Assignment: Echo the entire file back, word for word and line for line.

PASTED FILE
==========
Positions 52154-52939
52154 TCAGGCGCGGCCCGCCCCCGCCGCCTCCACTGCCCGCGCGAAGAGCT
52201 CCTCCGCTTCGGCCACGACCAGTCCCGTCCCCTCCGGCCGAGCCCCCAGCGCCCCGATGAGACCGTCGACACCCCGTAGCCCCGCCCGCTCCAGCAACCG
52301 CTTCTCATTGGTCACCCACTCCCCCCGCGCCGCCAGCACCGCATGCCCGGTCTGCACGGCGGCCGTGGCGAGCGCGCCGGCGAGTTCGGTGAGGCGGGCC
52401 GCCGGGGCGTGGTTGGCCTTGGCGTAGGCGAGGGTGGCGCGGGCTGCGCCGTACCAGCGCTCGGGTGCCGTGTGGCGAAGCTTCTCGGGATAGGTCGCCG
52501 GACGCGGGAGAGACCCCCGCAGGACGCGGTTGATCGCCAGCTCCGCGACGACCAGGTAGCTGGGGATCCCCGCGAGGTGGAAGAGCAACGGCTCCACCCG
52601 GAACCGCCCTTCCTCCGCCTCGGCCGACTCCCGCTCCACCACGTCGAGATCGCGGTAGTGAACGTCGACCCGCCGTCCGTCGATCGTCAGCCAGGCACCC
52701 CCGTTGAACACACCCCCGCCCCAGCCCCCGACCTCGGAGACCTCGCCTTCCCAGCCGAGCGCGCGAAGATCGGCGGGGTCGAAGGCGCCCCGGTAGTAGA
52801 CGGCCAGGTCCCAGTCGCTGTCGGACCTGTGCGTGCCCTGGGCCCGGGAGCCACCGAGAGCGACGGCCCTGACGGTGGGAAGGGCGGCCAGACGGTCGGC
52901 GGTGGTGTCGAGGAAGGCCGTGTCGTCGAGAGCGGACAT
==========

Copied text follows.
Positions 52154-52939
52154 TCAGGCGCGGCCCGCCCCCGCCGCCTCCACTGCCCGCGCGAAGAGCT
52201 CCTCCGCTTCGGCCACGACCAGTCCCGTCCCCTCCGGCCGAGCCCCCAGCGCCCCGATGAGACCGTCGACACCCCGTAGCCCCGCCCGCTCCAGCAACCG
52301 CTTCTCATTGGTCACCCACTCCCCCCGCGCCGCCAGCACCGCATGCCCGGTCTGCACGGCGGCCGTGGCGAGCGCGCCGGCGAGTTCGGTGAGGCGGGCC
52401 GCCGGGGCGTGGTTGGCCTTGGCGTAGGCGAGGGTGGCGCGGGCTGCGCCGTACCAGCGCTCGGGTGCCGTGTGGCGAAGCTTCTCGGGATAGGTCGCCG
52501 GACGCGGGAGAGACCCCCGCAGGACGCGGTTGATCGCCAGCTCCGCGACGACCAGGTAGCTGGGGATCCCCGCGAGGTGGAAGAGCAACGGCTCCACCCG
52601 GAACCGCCCTTCCTCCGCCTCGGCCGACTCCCGCTCCACCACGTCGAGATCGCGGTAGTGAACGTCGACCCGCCGTCCGTCGATCGTCAGCCAGGCACCC
52701 CCGTTGAACACACCCCCGCCCCAGCCCCCGACCTCGGAGACCTCGCCTTCCCAGCCGAGCGCGCGAAGATCGGCGGGGTCGAAGGCGCCCCGGTAGTAGA
52801 CGGCCAGGTCCCAGTCGCTGTCGGACCTGTGCGTGCCCTGGGCCCGGGAGCCACCGAGAGCGACGGCCCTGACGGTGGGAAGGGCGGCCAGACGGTCGGC
52901 GGTGGTGTCGAGGAAGGCCGTGTCGTCGAGAGCGGACAT